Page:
Does my home insurance cover the cost of food in my fridge after a power outage?
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Asked July 30, 2012
With the information provided, the only answer that can be given is a definite maybe. There are circumstances under which spoiled food is covered and situations where coverage is denied. If it is covered, you will only be able to claim a limited amount of loss, and that amount will be clearly defined in your policy. Since this amount varies by state, insurer, and policy, there is no way of knowing how much of your loss the insurance would pay.
If the spoilage is the result of a covered peril, such as a windstorm or water damage, then it will be covered by the insurance company as part of the losses. Your policy will either have a clause which limits the amount of coverage for spoilage, or spoilage will be tallied according to what you can prove your losses were, such as by presenting receipts to the insurance company.
If the power loss was due to a regional power failure such as a power plant going offline, you probably are not covered at all. Similarly, if the utility company cut off your power for some reason, such as not paying your bill, then you will not be covered because the loss of the food was due to your own negligence. Home insurance does not cover losses related to "acts of god" or personal negligence unless it is specifically written into the policy. Additionally, you may be able to purchase special riders to cover disasters like an earthquake, there is no such rider to cover spoilage of this type because doing so would open the insurance company to endless claims which may or may not be fraudulent, but which could not be proven in court.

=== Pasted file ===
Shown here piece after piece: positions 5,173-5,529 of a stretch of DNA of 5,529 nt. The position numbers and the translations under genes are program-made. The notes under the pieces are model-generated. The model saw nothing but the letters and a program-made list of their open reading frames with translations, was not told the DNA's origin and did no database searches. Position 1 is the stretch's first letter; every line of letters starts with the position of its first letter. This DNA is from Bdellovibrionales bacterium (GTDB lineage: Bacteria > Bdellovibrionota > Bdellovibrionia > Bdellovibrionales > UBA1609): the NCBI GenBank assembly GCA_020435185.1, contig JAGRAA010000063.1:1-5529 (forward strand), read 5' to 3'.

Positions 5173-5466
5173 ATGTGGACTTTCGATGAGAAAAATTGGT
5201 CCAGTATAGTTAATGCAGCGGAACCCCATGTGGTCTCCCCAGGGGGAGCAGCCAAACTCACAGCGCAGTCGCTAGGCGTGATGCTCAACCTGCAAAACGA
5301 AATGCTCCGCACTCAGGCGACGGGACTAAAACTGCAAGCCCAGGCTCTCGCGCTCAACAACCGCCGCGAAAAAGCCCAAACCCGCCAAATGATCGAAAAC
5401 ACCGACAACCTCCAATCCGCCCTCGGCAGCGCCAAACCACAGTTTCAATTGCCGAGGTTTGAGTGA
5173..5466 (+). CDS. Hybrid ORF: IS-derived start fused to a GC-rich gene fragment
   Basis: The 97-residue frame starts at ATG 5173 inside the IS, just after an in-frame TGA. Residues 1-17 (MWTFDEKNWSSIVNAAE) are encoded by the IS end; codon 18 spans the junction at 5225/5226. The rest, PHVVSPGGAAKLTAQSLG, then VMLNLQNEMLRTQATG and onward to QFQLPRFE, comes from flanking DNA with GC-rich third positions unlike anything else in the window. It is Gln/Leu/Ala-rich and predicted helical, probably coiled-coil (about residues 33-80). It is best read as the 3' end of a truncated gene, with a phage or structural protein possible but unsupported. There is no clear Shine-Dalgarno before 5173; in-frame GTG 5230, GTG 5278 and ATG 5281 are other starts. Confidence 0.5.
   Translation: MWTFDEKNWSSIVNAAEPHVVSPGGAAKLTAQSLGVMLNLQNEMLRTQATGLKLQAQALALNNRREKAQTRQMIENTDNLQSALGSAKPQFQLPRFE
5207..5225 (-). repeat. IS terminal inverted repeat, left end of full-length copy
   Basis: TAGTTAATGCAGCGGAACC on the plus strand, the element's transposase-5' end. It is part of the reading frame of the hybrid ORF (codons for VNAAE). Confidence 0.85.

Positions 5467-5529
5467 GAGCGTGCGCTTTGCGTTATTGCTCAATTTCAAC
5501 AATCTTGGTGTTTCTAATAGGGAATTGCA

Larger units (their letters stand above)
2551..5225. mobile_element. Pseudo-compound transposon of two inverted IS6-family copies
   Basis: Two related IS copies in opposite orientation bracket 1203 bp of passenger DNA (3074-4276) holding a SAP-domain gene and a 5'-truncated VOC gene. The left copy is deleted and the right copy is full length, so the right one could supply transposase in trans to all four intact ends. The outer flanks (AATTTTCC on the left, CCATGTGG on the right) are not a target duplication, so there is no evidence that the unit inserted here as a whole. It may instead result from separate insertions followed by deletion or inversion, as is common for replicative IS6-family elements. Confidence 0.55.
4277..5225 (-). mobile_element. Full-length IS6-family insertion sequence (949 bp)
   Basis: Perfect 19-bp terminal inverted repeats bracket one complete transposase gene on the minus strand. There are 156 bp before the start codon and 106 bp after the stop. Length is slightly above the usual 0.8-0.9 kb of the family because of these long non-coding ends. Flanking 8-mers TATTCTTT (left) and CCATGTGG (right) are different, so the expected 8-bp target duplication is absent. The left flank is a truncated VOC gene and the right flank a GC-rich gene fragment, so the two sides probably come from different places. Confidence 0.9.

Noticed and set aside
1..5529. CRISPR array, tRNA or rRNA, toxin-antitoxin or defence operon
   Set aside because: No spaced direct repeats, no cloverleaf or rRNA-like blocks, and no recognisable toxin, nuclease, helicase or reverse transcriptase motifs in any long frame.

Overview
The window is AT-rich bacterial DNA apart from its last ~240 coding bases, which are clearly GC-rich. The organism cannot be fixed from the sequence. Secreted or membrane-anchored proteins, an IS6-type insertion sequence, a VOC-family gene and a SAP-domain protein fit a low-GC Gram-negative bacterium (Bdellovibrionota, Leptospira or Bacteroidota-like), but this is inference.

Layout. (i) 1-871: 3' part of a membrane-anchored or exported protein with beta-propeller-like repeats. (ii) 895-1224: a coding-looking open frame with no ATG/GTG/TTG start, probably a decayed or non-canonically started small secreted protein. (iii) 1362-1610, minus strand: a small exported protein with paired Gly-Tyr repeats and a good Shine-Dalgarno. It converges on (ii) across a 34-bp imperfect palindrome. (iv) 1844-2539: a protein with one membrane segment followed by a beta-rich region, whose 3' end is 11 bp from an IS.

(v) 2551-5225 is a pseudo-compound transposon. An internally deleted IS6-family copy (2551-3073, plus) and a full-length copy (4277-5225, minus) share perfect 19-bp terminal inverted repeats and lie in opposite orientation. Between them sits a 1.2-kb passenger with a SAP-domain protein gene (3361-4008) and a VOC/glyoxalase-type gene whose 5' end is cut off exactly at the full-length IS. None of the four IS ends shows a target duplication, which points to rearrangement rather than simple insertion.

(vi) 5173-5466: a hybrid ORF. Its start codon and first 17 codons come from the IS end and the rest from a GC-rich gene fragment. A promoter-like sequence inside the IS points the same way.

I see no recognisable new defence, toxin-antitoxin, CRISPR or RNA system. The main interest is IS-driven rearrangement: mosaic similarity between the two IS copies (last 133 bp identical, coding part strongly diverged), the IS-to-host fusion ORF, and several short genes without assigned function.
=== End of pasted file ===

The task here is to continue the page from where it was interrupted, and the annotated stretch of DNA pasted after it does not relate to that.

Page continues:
The best solution, in this situation, is to have an alternative power supply available if the power goes out. When the lights are out, don't open the freezer or refrigerator any more than necessary, and if you do have an alternative power source, use it infrequently to make certain that your food is protected for as long as possible. If the amount of food that is in potential danger is relatively small, you could also consider cooking it to preserve it for a longer period of time if you have the ability to cook with gas or wood.
Answered July 30, 2012 by Anonymous